Model 1910 Mexican Mauser
German matchlock musket circa 1575.
Sold at Auction: $12,075
The Philadelphia Derringer,
In 1806 a gunsmith named Henry Deringer settled in Philadelphia where he made a living producing military muskets for the US Army. In 1825 he invented a small large caliber pistol (around .45 - .50 caliber) that was small enough to be carried in a pocket. The Philadelphia Derringer (somehow another “R” was added to the name) became a big hit for its size and concealability. It was especially a popular weapon for gamblers, who could produce the small pistol at a moments notice in case of a poker game gone bad. Early versions were flintlock but most were made with the more reliable percussionlock system.
Eventually the Philadelphia Derringer became so popular that hundreds of small gunsmiths, workshops, and factories all over the United States produced copies. In the US they became the most popular pocket pistol. In Europe they were less popular as boxlock and muff pistols dominated the European market. Eventually the word “derringer” became a colloquialism for any small pocket pistol. I often hear people today use the term to describe modern subcompact automatic pistols. While the Philadelphia Derringer’s legacy is of scoundrels, riverboat gamblers, and thieves, it also has the stigma of being the pistol of assassins. On April 14th 1865 the notorious Confederate John Wilkes Booth mortally wounded President Abraham Lincoln with a point blank shot to the head. Booth’s weapon of choice was a Philadelphia Derringer. Booth’s derringer (pictured above) is currently on display at the Ford’s Theater Museum.
Indian Katar with dual flintlock pistols.
Pair of engraved and gold decorated French double barrel flintlock pistols, 19th Century.
Deluxe Factory Panel Scene Engraved Winchester Model 1887 Lever-Action Shotgun, one of only five produced.
Estimated Value: $35,000 - $55,000
19th Century Vietnamese Flintlock Musket.
This thing sold for a bargain! Winning bid was $238!!! Why wasn’t I there to bid!!!!
Exhibition grade factory engraved Robbins and Lawrence pepperbox pistol. Also includes ivory grips.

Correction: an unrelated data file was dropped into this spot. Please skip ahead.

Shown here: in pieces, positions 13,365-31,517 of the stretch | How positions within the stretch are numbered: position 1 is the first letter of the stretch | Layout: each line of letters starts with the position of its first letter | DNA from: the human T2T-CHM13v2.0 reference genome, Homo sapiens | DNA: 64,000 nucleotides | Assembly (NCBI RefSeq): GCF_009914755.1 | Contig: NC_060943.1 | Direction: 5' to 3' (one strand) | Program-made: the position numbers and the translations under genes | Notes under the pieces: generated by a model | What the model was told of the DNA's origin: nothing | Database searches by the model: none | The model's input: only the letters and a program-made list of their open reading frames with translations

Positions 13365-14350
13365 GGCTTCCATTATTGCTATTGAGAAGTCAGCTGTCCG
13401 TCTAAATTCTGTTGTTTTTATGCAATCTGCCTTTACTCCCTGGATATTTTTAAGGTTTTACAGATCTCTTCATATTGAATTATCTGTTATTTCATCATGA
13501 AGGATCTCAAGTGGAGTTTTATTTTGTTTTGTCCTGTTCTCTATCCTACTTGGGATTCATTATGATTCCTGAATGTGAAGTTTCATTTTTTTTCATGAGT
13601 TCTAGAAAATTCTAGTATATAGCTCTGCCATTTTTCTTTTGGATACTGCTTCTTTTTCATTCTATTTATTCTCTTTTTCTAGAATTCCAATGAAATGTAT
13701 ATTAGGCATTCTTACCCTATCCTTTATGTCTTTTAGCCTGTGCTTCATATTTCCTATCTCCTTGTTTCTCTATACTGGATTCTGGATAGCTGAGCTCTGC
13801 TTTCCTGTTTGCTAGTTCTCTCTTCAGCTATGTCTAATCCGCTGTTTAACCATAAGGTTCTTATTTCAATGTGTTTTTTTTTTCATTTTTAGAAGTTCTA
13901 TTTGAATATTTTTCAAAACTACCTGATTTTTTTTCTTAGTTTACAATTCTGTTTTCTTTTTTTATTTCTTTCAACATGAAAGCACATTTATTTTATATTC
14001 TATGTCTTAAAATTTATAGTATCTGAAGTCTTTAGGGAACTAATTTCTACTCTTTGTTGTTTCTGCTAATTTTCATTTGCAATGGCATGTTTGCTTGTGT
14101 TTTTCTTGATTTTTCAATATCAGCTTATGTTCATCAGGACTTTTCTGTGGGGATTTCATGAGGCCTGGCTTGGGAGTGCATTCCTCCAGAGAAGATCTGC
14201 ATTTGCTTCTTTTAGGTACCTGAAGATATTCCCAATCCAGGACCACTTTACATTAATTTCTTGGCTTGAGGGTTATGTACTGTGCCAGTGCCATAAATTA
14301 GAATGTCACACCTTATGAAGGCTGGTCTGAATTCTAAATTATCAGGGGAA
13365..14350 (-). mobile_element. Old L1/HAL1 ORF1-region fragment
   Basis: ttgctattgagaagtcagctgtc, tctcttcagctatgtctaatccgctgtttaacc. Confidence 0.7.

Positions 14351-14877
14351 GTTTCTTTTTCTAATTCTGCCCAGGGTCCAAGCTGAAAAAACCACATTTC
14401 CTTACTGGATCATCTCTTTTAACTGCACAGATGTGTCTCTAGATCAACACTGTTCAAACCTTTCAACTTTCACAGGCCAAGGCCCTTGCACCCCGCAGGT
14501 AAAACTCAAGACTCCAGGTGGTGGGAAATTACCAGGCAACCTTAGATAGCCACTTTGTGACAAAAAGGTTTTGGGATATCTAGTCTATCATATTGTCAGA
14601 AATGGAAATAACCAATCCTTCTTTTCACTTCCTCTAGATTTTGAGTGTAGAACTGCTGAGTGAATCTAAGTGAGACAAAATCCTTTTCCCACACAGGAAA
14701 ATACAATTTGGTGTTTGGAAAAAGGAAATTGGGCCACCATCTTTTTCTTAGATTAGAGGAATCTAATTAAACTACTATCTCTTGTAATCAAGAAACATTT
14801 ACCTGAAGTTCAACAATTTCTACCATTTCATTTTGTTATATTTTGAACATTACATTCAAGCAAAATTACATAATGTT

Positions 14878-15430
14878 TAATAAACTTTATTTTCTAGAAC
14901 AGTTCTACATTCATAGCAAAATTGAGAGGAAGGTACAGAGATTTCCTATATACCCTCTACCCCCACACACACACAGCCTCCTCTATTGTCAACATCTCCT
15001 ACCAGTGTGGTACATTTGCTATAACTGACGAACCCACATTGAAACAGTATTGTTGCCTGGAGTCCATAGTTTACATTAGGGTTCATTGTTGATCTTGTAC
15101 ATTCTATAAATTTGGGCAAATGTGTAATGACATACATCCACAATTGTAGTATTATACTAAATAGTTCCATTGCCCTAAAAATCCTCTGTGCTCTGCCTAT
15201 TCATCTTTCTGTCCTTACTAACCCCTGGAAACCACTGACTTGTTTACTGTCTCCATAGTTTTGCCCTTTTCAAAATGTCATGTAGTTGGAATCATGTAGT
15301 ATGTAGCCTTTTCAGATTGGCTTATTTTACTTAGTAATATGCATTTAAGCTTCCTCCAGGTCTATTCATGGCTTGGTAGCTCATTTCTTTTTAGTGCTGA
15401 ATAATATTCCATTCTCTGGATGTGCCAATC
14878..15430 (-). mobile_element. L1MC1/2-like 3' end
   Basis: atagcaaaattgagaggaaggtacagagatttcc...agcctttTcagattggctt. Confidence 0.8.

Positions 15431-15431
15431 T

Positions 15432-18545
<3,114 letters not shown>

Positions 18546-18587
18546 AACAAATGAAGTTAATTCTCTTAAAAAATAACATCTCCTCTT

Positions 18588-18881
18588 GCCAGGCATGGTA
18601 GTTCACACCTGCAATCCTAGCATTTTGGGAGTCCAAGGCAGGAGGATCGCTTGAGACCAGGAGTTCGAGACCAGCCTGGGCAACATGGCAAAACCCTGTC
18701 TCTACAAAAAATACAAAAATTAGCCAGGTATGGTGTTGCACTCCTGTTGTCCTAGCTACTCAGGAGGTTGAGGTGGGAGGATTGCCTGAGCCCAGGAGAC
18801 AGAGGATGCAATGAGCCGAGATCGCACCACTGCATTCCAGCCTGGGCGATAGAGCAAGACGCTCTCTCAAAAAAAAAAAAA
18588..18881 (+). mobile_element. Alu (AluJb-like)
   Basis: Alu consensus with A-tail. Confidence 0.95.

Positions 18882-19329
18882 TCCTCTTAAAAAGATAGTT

Estimated Value: $20,000 - $30,000
Single shot breech loading carbine made by the firm Gastinne Renette for Emperor Napoleon III, 1870.
Sold At Auction: $19,000
18th century Russian sword/flintlock pistol with ivory handle and gold fittings.
Engraved Colt Cloverleaf revolver with mother of pearl grips. Named the cloverleaf because it used a four shot cylinder that looked like a clover.
Estimated Value: $7,500 - $10,000
16th or 17th century Tibetan matchlock musket with bipod rest.
The most ridiculous/useless pistol I have ever seen.
A form of volley gun called the duckfoot pistol, this pistol has multiple barrels that fire simultaneously. However, most duckfoot pistols have multiple barrels which point in a horizontal direction, this weird pistol has two barrels which point in an upward angle, and one barrel which points in a downward angle. Regular duckfoot pistols are very questionable in practicality, as it is hard to aim at multiple people at a time. The legend is that they were a favorite of sailors who could indiscriminately fire volleys on a crowed deck, or ship captains in case of being mobbed by a mutinous crew. However, this takes the cake for impracticality. But hey, you never know when you could be attacked by three bad guys, two standing side by side three feet apart and five feet above the ground, while the third stands in between and directly below them. Yeah, makes perfect sense.
The Most Powerful Handgun of the Victorian World —- The .577 Webley Boxer,
Produced in limited amounts during the 1870’s, the Webley Boxer was not actually a Webley. Rather it was a design of William Tranter which Webley manufactured under license. A double action six shot revolver, its most noticeable feature was the larger than normal frame and cylinder. The reason why the revolver was so large was to accommodate its huge .577 Boxer cartridge. At the time is was considered the most powerful handgun in the world, only to be later outdone by the .600 Gilon. Very few were made and for the most part they were sold as a novelty item.